The non-stereotypical computer science classroom was decorated with plants and nature posters

'Geeky' classrooms put girls off computer science

Redesigning computer science classrooms to be less "geeky" could encourage more girls to take up the subject, new research suggests.

A study of 270 high-school students aged 14 to 18 showed that three times as many girls were interested in enrolling in a computer science class if the classroom was decorated with items such as art and nature pictures, rather than computer parts or Star Trek and videogame posters.

The University of Washington psychologists behind the study say that countering stereotypes could help teachers to narrow the gender gap in computer science by helping girls feel more at home.

"Our findings show that classroom design matters. It can transmit stereotypes to high-school students about who belongs and who doesn't in computer science," said lead researcher Allison Master.

"This is the earliest age we've looked at to study stereotypes about computer science. It's a key age group for recruitment into this field, because girls in their later adolescence are starting to focus on their career options and aspirations."

A paper published in The Journal of Educational Psychology explains how boys and girls were shown photos of two different computer science classrooms, one decorated in a stereotypically geeky way and the other much less so. The children were asked to say which classroom they preferred.

They were then asked to answer questions about their interest in enrolling in a computer science class, their sense of belonging in a computer science class and how much they thought they personally "fit" the computer science stereotype.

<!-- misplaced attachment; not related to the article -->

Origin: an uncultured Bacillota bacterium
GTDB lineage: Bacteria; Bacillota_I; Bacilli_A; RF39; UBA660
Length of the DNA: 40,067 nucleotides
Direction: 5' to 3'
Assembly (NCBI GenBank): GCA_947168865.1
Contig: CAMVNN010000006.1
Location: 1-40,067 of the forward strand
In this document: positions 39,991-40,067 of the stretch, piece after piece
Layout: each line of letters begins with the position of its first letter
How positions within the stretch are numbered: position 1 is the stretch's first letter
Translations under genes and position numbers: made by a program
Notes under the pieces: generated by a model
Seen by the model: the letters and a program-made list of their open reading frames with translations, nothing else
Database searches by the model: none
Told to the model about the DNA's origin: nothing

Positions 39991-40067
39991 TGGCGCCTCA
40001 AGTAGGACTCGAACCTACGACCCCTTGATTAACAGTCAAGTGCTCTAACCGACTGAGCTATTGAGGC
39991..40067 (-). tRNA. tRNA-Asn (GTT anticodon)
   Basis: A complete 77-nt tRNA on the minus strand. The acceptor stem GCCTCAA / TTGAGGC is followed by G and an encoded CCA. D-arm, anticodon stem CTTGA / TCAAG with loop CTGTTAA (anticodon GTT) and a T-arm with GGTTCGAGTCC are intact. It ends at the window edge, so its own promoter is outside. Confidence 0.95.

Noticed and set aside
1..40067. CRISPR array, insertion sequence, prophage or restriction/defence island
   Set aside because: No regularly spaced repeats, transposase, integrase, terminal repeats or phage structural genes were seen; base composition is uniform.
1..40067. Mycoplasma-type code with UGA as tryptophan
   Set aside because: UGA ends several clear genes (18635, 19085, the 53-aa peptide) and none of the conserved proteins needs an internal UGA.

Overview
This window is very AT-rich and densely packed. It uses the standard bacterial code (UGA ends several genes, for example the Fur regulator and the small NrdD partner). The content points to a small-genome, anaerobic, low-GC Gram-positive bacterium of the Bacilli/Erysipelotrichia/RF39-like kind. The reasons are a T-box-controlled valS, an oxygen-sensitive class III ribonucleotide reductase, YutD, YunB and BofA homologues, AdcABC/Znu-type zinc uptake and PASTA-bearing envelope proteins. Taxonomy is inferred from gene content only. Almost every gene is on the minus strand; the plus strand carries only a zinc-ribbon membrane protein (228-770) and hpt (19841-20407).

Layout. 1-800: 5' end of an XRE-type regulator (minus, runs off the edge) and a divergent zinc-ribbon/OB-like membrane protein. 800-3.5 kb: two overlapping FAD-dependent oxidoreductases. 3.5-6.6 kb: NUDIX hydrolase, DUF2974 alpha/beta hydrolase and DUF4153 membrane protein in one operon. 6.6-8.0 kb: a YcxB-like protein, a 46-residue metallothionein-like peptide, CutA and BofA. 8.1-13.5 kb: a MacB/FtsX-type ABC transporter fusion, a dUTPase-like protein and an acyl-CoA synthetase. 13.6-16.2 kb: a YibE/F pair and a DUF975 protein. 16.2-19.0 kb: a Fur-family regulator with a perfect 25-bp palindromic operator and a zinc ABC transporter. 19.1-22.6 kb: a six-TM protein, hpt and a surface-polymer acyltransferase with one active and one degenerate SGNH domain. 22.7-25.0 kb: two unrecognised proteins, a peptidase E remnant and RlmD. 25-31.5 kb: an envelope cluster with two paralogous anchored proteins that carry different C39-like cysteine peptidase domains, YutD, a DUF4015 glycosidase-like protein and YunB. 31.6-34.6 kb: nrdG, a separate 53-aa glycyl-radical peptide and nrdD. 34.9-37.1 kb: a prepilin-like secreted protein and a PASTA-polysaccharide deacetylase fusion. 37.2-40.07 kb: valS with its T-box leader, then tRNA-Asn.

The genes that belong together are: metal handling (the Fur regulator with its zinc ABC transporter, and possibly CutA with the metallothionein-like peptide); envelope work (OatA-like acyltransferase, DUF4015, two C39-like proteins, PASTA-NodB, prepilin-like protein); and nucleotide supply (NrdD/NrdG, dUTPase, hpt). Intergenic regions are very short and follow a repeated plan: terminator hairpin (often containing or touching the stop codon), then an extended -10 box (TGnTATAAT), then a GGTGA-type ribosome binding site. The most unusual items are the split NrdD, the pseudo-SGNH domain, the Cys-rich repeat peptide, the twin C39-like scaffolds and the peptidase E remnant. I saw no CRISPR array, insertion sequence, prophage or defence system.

The researchers found that 68 per cent of girls preferred the non-stereotypical classroom, compared to 48 per cent of boys, and girls were almost three times more likely to say they would be interested in enrolling in a computer science course if the classroom looked like the non-stereotypical one. How the classroom looked didn't change boys' level of interest in computer science.

"Stereotypes make girls feel like they don't fit with computer science," Master said. "That's a barrier that isn't there for boys. Girls have to worry about an extra level of belonging that boys don't have to grapple with."

Changing computer science stereotypes to make more students feel welcome in high-school classrooms could help recruit more girls to the field, according to the researchers.

"Identity and a sense of belonging are important for adolescents," said co-author Andrew Meltzoff. "Our approach reveals a new way to draw girls into pipeline courses. It is intriguing that the learning environment plays such a significant role in engaging high-school girls in computer science."

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